Date of Award

May 2020

Document Type


Degree Name

Doctor of Philosophy (PhD)


Policy Studies

Committee Member

Lori A Dickes

Committee Member

Brook T Russell

Committee Member

Chad Navis

Committee Member

David M Wyman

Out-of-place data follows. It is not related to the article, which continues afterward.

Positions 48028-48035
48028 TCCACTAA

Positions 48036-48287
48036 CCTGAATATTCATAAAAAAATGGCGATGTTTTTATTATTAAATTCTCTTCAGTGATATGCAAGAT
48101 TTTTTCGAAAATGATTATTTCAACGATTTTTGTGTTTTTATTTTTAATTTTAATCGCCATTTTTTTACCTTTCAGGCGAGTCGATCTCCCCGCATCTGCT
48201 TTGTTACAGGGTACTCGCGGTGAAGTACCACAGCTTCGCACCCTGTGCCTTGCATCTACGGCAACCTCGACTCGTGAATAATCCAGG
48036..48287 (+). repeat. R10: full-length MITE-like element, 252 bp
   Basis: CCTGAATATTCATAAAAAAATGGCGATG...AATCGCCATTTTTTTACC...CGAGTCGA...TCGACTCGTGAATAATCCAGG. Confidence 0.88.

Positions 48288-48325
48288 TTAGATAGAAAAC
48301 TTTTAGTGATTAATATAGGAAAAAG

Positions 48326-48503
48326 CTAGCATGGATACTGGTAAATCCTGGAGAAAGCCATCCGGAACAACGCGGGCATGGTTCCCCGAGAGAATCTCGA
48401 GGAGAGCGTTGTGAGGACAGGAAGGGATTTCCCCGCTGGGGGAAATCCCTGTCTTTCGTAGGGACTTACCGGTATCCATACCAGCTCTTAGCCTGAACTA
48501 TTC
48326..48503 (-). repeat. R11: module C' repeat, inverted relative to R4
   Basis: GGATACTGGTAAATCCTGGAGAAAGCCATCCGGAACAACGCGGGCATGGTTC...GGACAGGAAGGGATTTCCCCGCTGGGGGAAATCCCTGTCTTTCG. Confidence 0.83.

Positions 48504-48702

This dissertation contains three articles that focus on several ways to measure human and social capital and their links to different entrepreneurial outcomes. The study begins by providing an overview of entrepreneurship policy research, highlighting the need for an interdisciplinary approach in this subfield of policy analysis. In the first article, human capital theory is used to understand variations in innovative behavior depending on the size of manufacturing companies in a developing economy. In the second article, factors associated with entrepreneurs' cumulative advantages in the financial system were identified by applying a novel statistical modeling strategy for the field of entrepreneurship research. In the third research article, an estimation of entrepreneurs' human capital impact on new venture performance is analyzed by applying a heterodox theory of human capital, widely used in entrepreneurship research at the regional level, but for the first time at the firm level. The dissertation concludes by providing a general discussion of the findings, policy implications, and potential further research avenues.



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